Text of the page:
Once, the British high street was a hub for a purchaser’s every need. But today, it’s turning into nothing short of a ghost town. This was clear during Black Friday last year where high street visits and sales declined by 6.5% compared to the year before.
With this year’s Black Friday event fast approaching, (November 29), will the prospect of a few cheap deals be enough to entice shoppers back on to the streets?
Despite government efforts to pump money into high street businesses, what can businesses do themselves to try and stay afloat and even prosper during Black Friday this year?
1.”Hot items will drive customers to your store”- Jurgen Ketel, MD Givex:
The primary purpose of Black Friday is to bring in shoppers who will then buy other products. The best deals are usually on products from the previous year or products that retailers want to clear out to make room for new merchandise. A lot of the time, the other products aren’t heavily discounted for Black Friday at all – in fact, they’re often at very similar prices the rest of the year.
Black Friday is also great for brand awareness – if you have deals on “hot items” you should be able to drive new customers to your store. And remember that online shopping is just as crucial on both Black Friday and Cyber Monday. Retailers need to be prepared for both an increase in foot traffic and e-commerce sales.
2. “Look beyond black Friday” – Andrew Dunbar, General Manager, Appnovation
Black Friday 2019 will be challenging for high street retailers because of aggressive discounting by online outlets. Traditional high streets will probably find it tougher than Westfield-style complexes, which offer a retail/leisure combination.
One possible way to counter the November downturn is to try and sell more aggressively in October and December (thus boosting overall Q4 figures). Keep in mind that retail sales in Christmas 2018 also dipped, so it’s important not to be so obsessed with competing in November that December sales also suffer.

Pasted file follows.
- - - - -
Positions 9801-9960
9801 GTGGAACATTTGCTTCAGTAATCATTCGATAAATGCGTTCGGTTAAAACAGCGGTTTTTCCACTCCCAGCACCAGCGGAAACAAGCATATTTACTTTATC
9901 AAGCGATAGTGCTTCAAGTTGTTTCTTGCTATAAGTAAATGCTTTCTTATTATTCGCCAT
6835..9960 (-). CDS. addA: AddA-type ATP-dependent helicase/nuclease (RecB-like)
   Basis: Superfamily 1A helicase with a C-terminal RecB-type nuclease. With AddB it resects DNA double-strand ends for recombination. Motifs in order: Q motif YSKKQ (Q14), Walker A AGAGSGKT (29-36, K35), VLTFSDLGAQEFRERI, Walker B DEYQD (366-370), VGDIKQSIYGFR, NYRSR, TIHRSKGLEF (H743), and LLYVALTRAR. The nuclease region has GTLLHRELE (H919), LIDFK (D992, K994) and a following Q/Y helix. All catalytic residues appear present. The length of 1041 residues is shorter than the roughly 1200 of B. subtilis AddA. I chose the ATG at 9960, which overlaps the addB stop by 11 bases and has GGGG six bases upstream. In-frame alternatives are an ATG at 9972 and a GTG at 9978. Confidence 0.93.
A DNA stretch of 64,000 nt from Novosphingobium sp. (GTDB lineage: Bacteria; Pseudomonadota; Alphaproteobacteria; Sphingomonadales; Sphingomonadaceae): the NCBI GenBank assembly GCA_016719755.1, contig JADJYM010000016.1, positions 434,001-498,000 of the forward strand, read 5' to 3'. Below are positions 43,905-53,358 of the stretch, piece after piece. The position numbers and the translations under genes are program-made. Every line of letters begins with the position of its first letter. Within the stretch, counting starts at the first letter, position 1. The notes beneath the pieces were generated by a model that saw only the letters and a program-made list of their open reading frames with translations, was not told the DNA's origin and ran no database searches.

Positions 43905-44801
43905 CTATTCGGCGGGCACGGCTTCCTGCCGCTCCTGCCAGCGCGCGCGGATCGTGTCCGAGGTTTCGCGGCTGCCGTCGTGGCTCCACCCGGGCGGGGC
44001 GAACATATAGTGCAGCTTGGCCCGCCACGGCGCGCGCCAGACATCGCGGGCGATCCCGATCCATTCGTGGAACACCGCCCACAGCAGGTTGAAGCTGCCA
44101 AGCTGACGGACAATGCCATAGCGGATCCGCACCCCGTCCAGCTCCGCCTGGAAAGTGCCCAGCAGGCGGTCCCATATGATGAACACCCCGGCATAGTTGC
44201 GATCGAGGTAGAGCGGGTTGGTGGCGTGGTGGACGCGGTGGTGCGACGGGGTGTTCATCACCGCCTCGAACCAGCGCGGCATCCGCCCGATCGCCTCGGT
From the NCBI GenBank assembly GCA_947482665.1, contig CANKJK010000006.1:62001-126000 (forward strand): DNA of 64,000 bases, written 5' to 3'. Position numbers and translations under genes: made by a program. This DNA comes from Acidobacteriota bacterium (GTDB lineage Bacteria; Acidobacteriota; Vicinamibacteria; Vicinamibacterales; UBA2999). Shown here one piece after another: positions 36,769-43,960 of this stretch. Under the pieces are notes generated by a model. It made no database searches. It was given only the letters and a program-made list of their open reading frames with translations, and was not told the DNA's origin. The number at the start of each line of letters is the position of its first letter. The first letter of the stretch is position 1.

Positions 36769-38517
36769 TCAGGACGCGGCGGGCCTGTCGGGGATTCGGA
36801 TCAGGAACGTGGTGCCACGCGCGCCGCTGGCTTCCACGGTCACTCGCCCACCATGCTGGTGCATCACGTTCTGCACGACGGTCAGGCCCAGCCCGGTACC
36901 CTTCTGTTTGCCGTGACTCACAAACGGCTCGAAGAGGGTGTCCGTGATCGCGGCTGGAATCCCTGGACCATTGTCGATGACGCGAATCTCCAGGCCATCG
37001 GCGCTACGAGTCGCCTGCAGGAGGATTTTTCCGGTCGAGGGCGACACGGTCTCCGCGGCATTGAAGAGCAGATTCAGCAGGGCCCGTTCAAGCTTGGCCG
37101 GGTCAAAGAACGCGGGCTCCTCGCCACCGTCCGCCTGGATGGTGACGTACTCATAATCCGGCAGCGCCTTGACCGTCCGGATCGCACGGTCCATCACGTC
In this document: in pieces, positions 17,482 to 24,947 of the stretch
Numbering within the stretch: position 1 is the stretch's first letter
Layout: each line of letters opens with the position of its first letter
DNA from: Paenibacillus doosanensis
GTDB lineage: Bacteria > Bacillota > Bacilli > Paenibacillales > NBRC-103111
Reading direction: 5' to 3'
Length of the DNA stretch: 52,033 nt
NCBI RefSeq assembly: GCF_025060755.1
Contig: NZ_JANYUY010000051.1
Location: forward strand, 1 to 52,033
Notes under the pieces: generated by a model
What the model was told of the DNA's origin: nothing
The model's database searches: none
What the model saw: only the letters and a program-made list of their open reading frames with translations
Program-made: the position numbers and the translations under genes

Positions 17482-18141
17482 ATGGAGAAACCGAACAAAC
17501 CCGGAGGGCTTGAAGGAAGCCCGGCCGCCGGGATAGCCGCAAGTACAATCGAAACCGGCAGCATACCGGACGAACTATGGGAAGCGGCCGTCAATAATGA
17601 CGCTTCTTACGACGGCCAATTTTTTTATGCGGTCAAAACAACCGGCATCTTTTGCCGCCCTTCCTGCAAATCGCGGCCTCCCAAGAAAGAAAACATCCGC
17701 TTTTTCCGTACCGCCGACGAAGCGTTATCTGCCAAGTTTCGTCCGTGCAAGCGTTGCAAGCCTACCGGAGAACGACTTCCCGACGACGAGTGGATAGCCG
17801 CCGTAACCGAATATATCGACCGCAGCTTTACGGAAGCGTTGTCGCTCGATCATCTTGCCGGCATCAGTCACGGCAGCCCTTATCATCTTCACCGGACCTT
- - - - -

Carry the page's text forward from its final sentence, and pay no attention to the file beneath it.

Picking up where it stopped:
Post-Black Friday promotions and discounting might help high street retailers claw back some lost ground – but set against the fact consumers have just spent their cash on Black Friday – particularly online – it’s likely to be too late
3. “Watch for technical issues” – Kieran O’Connor, UK Senior Regional Sales Manager at Jamf.
Outlets can face a serious set of challenges when trying to accommodate both the demand for products and quality service, whilst also seeking to facilitate the high influx of customers.
Research has shown that nearly half of retailers with multiple devices are more vulnerable to experiencing technical issues which could leave them poorly equipped in the wake of Black Friday.
This highlights the importance of having an appropriate management strategy in place, given that over 99% of retailers surveyed stated that they plan to increase in-store mobile technology use in the future.
More often than not, electronic goods produce the largest demand and this year will likely be no different, given the ensuing ‘Cyber Monday’ event that follows the Black Friday weekend, retailers need to be well prepared.
One of the best solutions that high street retailers can apply to help processes run optimally is to ensure that they have a mobile and app device management solution in place and that staff are adequately trained to operate devices and any inventory solutions. A roll-out strategy for this doesn’t have to take months – with the right modern MDM solution, this can be done in a matter of a few clicks.
4. “Stop relying on discounts”- Tim Carter, director of operations at SMP
Black Friday is challenging if all you’re relying on is discounts – they just don’t have the same pull factor they used to. Shoppers are addicted to permanent sales syndrome so retailers need to get increasingly inventive to lure people back into stores.
“One solution is to segment the shopping experience for select customer groups – for example, so-called ‘vampire shoppers’. Argos found that those customers – who are most active between 1:00 am and 6:00 am – buy 20% more products than the average daytime shopper. Retail brands could tap into this insight by hosting hourly flash sales at night.
Ultimately, the onus is on retailers to avoid scattergun deductions, and act on changing purchase patterns. They need to make consumers feel like their BlackFriday needs have been taken into account, and that could be something as simple as not having to tussle through hordes of other shoppers or not waiting in interminable queues to pay.
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